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October 02, 2012


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This is a case of which came first, the chicken or the egg. Did the sweetened drinks alter their genetic disposition for obesity, or do their genetics make them crave sweetened drinks? Although, people naturally have different body types, I do not believe that anybody is naturally obese.

This is no surprise to hear. Obesity is a major problem among children and adults in the US today. With unhealthy eating habits and lack of exercise, it’s important that we gain knowledge in this area, so that we can keep people informed and prevent bad habits from continuing.

Yikes, I drink a cup or two of juice a day. This is very interesting, but as they stated obesity is multi-factorial. Kids do drink a lot of juice, so I wonder how this information will impact parents. It seems like cutting back to one juice drink a month may be hard.

Although America has been exposed to so many diet foods in the 21st century, more than 50% of us are overweight or obese, and this percentage is increasing as we speak. Soft drink cups at fast food restaurants are much larger than what they were 20 years ago, and multiple attempts at limiting sweetened beverage/fast food consumption (i.e. limiting the soft drink cup size at fast food restaurants, fast food/soft drink tax etc.) have not been successful. I just thought that drinking a lot of sweetened beverages would add to my daily caloric consumption, but had no idea that it would affect my genetic obesity makeup. I will think twice about picking up that 500 calorie frosty coffee drink with whipped cream and caramel drizzle next time!

I think this was a well done study that did show significance between genetic risk, intake of sweetened beverages and obesity. With the availability of super-sized sweetened drinks, studies like this, linking sweetened beverages to obesity, are needed to make the public aware of the dangers of over consuming these beverages. It might seem like common sense to most but most people do not know or believe the risk that over consumption of sweetened beverages can cause. I think this study, along with a few others, really can help open the eyes of the public in educating them on the importance of dietary habits.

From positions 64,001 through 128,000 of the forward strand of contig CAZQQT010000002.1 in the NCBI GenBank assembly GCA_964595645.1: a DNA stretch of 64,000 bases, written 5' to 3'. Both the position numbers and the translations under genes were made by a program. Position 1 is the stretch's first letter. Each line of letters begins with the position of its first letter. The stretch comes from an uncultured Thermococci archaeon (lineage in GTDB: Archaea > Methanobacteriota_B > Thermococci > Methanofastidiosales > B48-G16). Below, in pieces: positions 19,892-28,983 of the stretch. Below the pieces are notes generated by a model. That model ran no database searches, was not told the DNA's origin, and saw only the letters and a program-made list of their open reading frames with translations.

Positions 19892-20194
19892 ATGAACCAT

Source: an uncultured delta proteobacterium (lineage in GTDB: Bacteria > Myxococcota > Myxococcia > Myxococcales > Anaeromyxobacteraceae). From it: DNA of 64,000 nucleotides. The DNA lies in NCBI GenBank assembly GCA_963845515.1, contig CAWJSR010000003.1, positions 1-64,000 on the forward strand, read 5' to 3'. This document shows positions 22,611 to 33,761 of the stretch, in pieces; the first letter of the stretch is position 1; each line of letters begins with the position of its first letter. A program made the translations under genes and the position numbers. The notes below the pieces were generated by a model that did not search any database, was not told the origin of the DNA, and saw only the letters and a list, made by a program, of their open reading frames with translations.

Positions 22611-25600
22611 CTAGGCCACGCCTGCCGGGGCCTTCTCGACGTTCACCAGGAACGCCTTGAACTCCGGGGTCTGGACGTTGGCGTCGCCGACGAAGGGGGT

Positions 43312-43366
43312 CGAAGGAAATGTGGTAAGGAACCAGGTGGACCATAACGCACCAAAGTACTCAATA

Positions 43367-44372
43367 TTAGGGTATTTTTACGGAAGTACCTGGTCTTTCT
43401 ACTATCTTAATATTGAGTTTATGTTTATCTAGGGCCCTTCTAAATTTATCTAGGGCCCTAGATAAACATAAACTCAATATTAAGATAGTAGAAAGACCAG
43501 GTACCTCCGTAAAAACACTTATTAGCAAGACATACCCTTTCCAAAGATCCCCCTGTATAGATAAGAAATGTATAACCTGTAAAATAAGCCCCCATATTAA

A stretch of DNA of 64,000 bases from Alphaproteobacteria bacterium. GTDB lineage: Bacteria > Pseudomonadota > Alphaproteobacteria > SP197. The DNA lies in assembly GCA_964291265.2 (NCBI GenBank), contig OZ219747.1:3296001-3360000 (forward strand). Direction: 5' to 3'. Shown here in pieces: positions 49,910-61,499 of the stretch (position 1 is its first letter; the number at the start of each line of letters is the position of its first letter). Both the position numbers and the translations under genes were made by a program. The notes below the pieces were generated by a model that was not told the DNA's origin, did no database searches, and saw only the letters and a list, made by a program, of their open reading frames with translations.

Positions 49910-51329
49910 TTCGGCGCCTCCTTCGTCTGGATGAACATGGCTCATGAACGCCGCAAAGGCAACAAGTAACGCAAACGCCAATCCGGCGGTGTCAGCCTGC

Hopefully the results of this study will help people reconsider their sugary drink intake. Soda, including diet soda, has been shown to be terrible for blood sugar and body weight. Despite the data, it continues to be difficult to convince people to change their soda-drinking habits. I did not realize New York has banned soft drinks greater than 16oz; I think this is a brilliant idea. People get out of hand with their giant sodas, and companies like McDonalds don't make it any easier for us when they sell all sizes of soft drinks for the same price.

This is an interesting finding in light of the recent New York soda ban of soft drinks larger than 16 ounces, in addition to soda taxes across the nation. This study and many others make it clear that excess sugar consumption has negative health effects. However, it is still controversial regarding whether the government should control soda consumption, or individuals should be held accountable for their own health.

This is a very well done study, and brings an interesting link into the spotlight. Sugar-sweetened drinks have long been associated with weight gain and lower blood sugar control due to their high calorie and sugar content. Before reading this article, I had not seen these drinks linked to genetic changes leading to obesity. This is a breakthrough I would not have expected, that is going to open many more doors for further research in the areas of obesity and blood sugar control. It would be interesting to see if diet drinks have any sort of similar link, as I have several patients with weight control issues that drink a lot of diet soda. Great article!

This will continue to be a much debated topic - obesity and genetics or environment? Surely there are many contributing factors, high intake of sugars being one of them. I believe focusing on one factor may contribute our society of looking for the silver bullet in solving the nation's obesity problem.

I can't imagine that people will stay away from sweetened beverages. I wonder what the life style was like for people who were included in the study and whether that would have made any change in the results of the study. Moreover, people from different races have different genetic makeup so one race may have higher genetic risk for obesity than the others.

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